RUN HIDE FIGHT safety protocol

As part of the university’s ongoing efforts to enhance public safety, a new active threat training video is being shared with the campus community to anticipate a potential emergency and guide individual decision-making.

An active threat refers to any incident that creates an immediate threat or presents an imminent danger, such as a shooter or a hostage situation. Taking the time now to prepare increases your ability to respond. 

The video simulates the scenario of an active threat on campus and imparts the three-part protocol that the U.S. Department of Homeland Security recommends as the safest response to an active threat: “Run, Hide, Fight.”

Building off lessons learned across the country, this video provides clear visual guidance for students, staff and faulty to prepare for and survive an active threat. The... read more

EH&S partnered with Sam the Minuteman and UMass External Relations to produce eight separate Public Safety Announcements about Campus Safety.  The PSAs will be playing on UMass Social Media accounts throughout the month of October 2018.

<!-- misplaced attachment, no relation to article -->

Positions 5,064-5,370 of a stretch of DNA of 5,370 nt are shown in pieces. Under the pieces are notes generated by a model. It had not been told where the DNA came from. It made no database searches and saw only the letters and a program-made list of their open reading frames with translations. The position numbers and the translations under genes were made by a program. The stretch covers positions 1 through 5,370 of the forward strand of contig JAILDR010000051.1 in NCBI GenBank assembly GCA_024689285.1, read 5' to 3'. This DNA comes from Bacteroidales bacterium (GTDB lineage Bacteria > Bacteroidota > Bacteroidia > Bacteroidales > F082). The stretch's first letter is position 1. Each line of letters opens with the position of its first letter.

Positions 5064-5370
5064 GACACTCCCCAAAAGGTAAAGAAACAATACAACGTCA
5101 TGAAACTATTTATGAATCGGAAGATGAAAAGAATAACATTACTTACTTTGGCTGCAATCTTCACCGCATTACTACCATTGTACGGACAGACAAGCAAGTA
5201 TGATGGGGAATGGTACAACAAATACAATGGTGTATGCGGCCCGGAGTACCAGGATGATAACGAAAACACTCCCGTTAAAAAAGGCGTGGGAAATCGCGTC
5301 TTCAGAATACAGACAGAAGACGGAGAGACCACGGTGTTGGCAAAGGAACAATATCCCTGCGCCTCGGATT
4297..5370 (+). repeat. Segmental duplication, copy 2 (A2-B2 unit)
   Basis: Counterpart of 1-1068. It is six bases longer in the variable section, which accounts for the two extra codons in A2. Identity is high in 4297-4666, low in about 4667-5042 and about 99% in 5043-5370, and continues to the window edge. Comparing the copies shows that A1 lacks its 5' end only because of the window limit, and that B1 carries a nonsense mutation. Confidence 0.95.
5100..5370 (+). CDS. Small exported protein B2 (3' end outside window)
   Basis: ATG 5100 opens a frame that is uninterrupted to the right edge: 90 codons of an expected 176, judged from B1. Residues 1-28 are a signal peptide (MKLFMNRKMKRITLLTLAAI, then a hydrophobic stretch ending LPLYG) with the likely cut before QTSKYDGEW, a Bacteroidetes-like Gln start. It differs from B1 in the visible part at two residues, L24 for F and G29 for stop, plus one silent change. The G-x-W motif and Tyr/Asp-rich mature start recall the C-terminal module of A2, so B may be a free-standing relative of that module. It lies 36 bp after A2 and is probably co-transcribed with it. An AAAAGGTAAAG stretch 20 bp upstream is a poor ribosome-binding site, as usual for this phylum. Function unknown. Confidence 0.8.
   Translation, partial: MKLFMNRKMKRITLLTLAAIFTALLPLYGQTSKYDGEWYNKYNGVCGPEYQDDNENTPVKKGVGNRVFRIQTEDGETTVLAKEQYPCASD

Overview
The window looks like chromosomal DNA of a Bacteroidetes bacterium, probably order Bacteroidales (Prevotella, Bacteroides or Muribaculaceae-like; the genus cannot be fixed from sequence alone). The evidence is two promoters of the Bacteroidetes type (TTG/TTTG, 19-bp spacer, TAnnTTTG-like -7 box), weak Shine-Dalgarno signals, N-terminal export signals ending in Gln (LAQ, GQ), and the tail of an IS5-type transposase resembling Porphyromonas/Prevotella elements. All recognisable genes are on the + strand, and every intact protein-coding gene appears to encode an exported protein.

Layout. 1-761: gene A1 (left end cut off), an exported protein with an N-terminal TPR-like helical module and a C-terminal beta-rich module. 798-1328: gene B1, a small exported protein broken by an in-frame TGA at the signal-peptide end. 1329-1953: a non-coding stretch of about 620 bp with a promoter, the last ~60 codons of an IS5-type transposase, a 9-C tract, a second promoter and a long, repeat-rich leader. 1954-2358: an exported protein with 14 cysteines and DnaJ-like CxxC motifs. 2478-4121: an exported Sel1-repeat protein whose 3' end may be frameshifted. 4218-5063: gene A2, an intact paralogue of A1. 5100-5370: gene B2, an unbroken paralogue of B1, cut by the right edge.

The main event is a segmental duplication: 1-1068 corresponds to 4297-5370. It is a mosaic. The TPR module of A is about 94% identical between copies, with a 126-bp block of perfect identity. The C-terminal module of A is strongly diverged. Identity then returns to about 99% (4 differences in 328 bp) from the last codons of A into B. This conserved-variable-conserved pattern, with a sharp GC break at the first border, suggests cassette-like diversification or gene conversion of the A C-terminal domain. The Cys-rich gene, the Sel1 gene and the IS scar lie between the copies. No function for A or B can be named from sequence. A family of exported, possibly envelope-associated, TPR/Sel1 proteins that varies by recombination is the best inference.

A big thank you for helping with the PSAs go to a number of EH&S student employees and members of UMass Emergency Medical Services – and of course Sam!


To review all the videos, visit the Campus Safety section of the UMass Video Page 

Texting to 9-1-1 for Emergencies is now available in Massachusetts

Recent upgrades in technology across Massachusetts have improved 9-1-1 Emergency Communications, allowing people to TEXT to 9-1-1 when unable to make a traditional voice call for emergency needs.  

Part of the recent upgrades to the state's 9-1-1 system also routes cell phone 9-1-1 calls to the appropriate public-safety answering point (PSAP), rather than State Police Dispatch Centers.  For the UMass Amherst campus, this means that Public Safety Dispatchers at the Amherst Police Department will be rotuinely answering cell phone 9-1-1 calls originating on campus.  In gathering information about the caller's needs, these dispatchers will in most incidents, transfer the call to UMass Police.

These changes to the state emergency 9-1-1 system increase efficiencies and improve safety for the Commonwealth's citizens.

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